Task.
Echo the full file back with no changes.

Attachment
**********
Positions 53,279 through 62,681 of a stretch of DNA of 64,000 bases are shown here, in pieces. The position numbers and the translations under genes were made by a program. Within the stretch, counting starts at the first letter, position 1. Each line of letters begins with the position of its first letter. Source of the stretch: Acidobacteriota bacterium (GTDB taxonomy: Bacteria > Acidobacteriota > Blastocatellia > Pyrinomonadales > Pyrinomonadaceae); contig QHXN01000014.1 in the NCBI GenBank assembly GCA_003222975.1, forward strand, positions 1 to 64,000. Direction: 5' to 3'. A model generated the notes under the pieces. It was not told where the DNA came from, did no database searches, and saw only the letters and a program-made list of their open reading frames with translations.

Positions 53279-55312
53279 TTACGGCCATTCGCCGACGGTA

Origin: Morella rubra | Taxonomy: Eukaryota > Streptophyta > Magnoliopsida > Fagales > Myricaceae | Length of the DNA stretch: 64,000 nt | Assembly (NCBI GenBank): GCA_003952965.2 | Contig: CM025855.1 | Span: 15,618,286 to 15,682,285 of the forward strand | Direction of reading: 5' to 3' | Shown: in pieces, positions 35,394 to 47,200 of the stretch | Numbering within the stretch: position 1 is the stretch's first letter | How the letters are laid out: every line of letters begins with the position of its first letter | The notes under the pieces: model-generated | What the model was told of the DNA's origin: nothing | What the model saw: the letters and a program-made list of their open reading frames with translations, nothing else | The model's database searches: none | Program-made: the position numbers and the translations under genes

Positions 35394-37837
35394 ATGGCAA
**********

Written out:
Positions 53,279 through 62,681 of a stretch of DNA of 64,000 bases are shown here, in pieces. The position numbers and the translations under genes were made by a program. Within the stretch, counting starts at the first letter, position 1. Each line of letters begins with the position of its first letter. Source of the stretch: Acidobacteriota bacterium (GTDB taxonomy: Bacteria > Acidobacteriota > Blastocatellia > Pyrinomonadales > Pyrinomonadaceae); contig QHXN01000014.1 in the NCBI GenBank assembly GCA_003222975.1, forward strand, positions 1 to 64,000. Direction: 5' to 3'. A model generated the notes under the pieces. It was not told where the DNA came from, did no database searches, and saw only the letters and a program-made list of their open reading frames with translations.

Positions 53279-55312
53279 TTACGGCCATTCGCCGACGGTA

Origin: Morella rubra | Taxonomy: Eukaryota > Streptophyta > Magnoliopsida > Fagales > Myricaceae | Length of the DNA stretch: 64,000 nt | Assembly (NCBI GenBank): GCA_003952965.2 | Contig: CM025855.1 | Span: 15,618,286 to 15,682,285 of the forward strand | Direction of reading: 5' to 3' | Shown: in pieces, positions 35,394 to 47,200 of the stretch | Numbering within the stretch: position 1 is the stretch's first letter | How the letters are laid out: every line of letters begins with the position of its first letter | The notes under the pieces: model-generated | What the model was told of the DNA's origin: nothing | What the model saw: the letters and a program-made list of their open reading frames with translations, nothing else | The model's database searches: none | Program-made: the position numbers and the translations under genes

Positions 35394-37837
35394 ATGGCAA